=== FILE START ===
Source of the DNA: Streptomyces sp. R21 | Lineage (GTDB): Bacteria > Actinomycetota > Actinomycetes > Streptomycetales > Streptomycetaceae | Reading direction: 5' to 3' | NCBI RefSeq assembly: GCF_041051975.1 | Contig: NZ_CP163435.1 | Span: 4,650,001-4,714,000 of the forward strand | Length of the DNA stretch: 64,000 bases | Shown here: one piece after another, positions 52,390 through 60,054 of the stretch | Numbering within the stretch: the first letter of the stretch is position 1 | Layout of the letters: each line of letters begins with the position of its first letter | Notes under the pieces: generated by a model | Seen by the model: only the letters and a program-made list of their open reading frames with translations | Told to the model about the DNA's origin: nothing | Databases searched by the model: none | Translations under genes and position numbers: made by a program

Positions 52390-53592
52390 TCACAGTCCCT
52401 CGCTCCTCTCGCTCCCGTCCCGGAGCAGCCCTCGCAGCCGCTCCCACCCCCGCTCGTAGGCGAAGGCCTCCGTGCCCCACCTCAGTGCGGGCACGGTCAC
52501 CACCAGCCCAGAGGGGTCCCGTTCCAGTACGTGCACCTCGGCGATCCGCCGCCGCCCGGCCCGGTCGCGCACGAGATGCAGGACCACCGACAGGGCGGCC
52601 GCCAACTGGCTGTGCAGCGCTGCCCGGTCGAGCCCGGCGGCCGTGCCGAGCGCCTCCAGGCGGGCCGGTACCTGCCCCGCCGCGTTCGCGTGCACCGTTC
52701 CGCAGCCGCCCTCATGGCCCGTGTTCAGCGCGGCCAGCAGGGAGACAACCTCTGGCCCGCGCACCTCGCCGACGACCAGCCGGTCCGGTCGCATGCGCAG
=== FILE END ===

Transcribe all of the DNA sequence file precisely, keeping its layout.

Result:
Source of the DNA: Streptomyces sp. R21 | Lineage (GTDB): Bacteria > Actinomycetota > Actinomycetes > Streptomycetales > Streptomycetaceae | Reading direction: 5' to 3' | NCBI RefSeq assembly: GCF_041051975.1 | Contig: NZ_CP163435.1 | Span: 4,650,001-4,714,000 of the forward strand | Length of the DNA stretch: 64,000 bases | Shown here: one piece after another, positions 52,390 through 60,054 of the stretch | Numbering within the stretch: the first letter of the stretch is position 1 | Layout of the letters: each line of letters begins with the position of its first letter | Notes under the pieces: generated by a model | Seen by the model: only the letters and a program-made list of their open reading frames with translations | Told to the model about the DNA's origin: nothing | Databases searched by the model: none | Translations under genes and position numbers: made by a program

Positions 52390-53592
52390 TCACAGTCCCT
52401 CGCTCCTCTCGCTCCCGTCCCGGAGCAGCCCTCGCAGCCGCTCCCACCCCCGCTCGTAGGCGAAGGCCTCCGTGCCCCACCTCAGTGCGGGCACGGTCAC
52501 CACCAGCCCAGAGGGGTCCCGTTCCAGTACGTGCACCTCGGCGATCCGCCGCCGCCCGGCCCGGTCGCGCACGAGATGCAGGACCACCGACAGGGCGGCC
52601 GCCAACTGGCTGTGCAGCGCTGCCCGGTCGAGCCCGGCGGCCGTGCCGAGCGCCTCCAGGCGGGCCGGTACCTGCCCCGCCGCGTTCGCGTGCACCGTTC
52701 CGCAGCCGCCCTCATGGCCCGTGTTCAGCGCGGCCAGCAGGGAGACAACCTCTGGCCCGCGCACCTCGCCGACGACCAGCCGGTCCGGTCGCATGCGCAG